When I was very young I used to think that growing old would be the worst part of growing old. Little did I know that watching others (grandparents, parents, etc.) grow old before me would be the hard part. Cancer, dementia, heart disease, death. It’s depressing. But it’s also a part of life, and I’ve learned how important it is to spend time with and treasure those I love.

    The Festival looks wonderful. 🙂

    1. It’s probably a good thing we don’t know so much about what lies ahead of us when we’re children. I still feel like an orphan even twenty years after my mom died. It’s the circle of life and we all will have our share of necessary losses. I’ve learned the same thing you have, to treasure every precious moment with loved ones now.

      The festival was wonderful and now that I’m home and cooled off I can appreciate the memory of it all the more!

      1. awww, Barbara…I am a bit choked up with grief thinking about you still feeling like an orphan these many years past. I can’t imagine losing my mother. Yet it will happen sooner or later. Wishing that you could have had your mom for more years, but the circle of life will have its way with us and we cannot know…

        1. Thanks so much for the sympathy, Kathy… I suspect we feel like orphans at any age when we lose a parent. And then I think of my elderly grandparents, who bravely bore the grief of losing their only daughter.

          There’s a scene in the “Lord of the Rings” that always makes me cry, when Theoden is burying his son. He holds a white flower that grew on the burial mounds of the Kings and says: “Ever has it grown on the tombs of my forebears. Now it shall cover the grave of my son. Alas, that these evil days should be mine. The young perish and the old linger. That I should live to see the last days of my house. … No parent should have to bury their child.”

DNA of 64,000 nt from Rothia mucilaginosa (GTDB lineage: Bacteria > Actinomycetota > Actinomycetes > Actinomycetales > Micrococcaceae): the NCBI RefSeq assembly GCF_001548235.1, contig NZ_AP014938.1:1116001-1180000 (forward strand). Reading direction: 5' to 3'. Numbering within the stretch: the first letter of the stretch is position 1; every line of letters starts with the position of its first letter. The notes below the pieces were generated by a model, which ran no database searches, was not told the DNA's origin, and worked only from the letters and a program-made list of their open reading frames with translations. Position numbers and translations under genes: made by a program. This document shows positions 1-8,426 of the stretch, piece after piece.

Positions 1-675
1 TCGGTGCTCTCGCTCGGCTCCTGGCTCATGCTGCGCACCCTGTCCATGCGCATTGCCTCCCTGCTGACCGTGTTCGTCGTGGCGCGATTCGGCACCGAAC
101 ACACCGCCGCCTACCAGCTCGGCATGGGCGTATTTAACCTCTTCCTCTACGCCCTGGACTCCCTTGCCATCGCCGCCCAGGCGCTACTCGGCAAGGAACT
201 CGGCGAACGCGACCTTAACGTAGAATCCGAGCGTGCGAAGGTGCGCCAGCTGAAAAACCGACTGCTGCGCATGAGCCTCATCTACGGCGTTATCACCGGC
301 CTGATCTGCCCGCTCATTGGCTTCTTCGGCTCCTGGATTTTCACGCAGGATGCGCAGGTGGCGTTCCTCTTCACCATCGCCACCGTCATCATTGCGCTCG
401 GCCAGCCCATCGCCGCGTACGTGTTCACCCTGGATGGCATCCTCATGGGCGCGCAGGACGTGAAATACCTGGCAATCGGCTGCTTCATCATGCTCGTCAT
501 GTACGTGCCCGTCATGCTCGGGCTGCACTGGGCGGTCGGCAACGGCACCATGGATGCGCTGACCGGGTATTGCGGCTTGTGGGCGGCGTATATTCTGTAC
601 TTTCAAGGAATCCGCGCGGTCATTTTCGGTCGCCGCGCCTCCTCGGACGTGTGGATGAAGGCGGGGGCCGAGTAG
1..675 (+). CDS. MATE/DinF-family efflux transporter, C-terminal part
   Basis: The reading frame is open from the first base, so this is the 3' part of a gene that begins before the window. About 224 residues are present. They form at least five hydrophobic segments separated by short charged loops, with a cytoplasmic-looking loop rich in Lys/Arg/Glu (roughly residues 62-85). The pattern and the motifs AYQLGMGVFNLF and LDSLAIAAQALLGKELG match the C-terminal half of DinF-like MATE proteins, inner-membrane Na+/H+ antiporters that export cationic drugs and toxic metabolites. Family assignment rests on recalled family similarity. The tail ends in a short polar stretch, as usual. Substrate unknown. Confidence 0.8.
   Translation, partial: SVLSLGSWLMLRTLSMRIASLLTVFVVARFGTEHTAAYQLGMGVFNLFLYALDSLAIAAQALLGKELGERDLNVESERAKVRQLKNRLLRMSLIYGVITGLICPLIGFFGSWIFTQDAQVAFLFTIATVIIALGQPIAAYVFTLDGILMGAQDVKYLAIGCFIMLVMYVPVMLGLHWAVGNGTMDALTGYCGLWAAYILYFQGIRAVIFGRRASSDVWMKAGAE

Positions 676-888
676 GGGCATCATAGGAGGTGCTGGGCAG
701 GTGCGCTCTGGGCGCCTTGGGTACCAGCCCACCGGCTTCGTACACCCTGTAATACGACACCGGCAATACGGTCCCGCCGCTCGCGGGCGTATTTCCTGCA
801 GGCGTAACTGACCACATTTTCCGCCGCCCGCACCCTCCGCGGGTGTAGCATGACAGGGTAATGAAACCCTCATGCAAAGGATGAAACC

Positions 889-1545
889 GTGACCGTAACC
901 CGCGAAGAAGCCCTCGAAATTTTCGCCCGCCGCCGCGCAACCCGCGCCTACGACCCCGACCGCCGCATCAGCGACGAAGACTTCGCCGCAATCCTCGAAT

2. So true, Barbara (about the not knowing what lies ahead). I know what you mean about feeling like an orphan. My mother died almost two years ago (it will be two years in September). It’s been a strange thing, not having a mother. I miss her, very much. Hugs to you.

        There should be a cold front coming your way, helping to cool things off. We went down into the 60s today and our weather usually heads your way. 🙂

        1. I can imagine how much you miss your mother, Robin. I remember how many times I used to pick up the phone to call my mom, only to put it down again. Even twenty years later I’ll catch myself thinking that something I see in a store would be a perfect gift for her… Hugs to you, too.

          We did get a cold front, and a huge rainstorm, a nor’easter! We got 4.7 inches of rain in two days and it was delightfully raw and damp. I love a good storm, as long as it doesn’t get too violent!

  8. I always enjoyed Mystic and regret only making it to the art show once! I enjoyed your post and memories from the village (Mystic Drawbridge Ice Cream!) and the show. It’s a shame about the fire and that they haven’t been able to come up with a plan for such a long time.

    I understand your tears. My mother passed away from breast cancer in 1994, and my grandmother and aunt had Alzheimer’s. Thoughts and prayers going your way!

    1. It’s amazing how many families have been touched by dementia, cancer, diabetes and heart disease… So sorry about your mom – it’s an emotional roller-coaster ride, as I’m sure you well know. Thanks for understanding the tears – they caught me completely off guard.

      We were “good” that day and resisted all temptation to stop at Mystic Drawbridge Ice Cream! 🙂 Don’t know if we could resist it a second time… The frozen lemonade placated me. The art was amazing – I wished they would let us take some pictures of it, but I do understand why they wouldn’t. Lots and lots of nautical things – one man even used some portholes from ship salvage as frames for his small oil paintings of sailboats…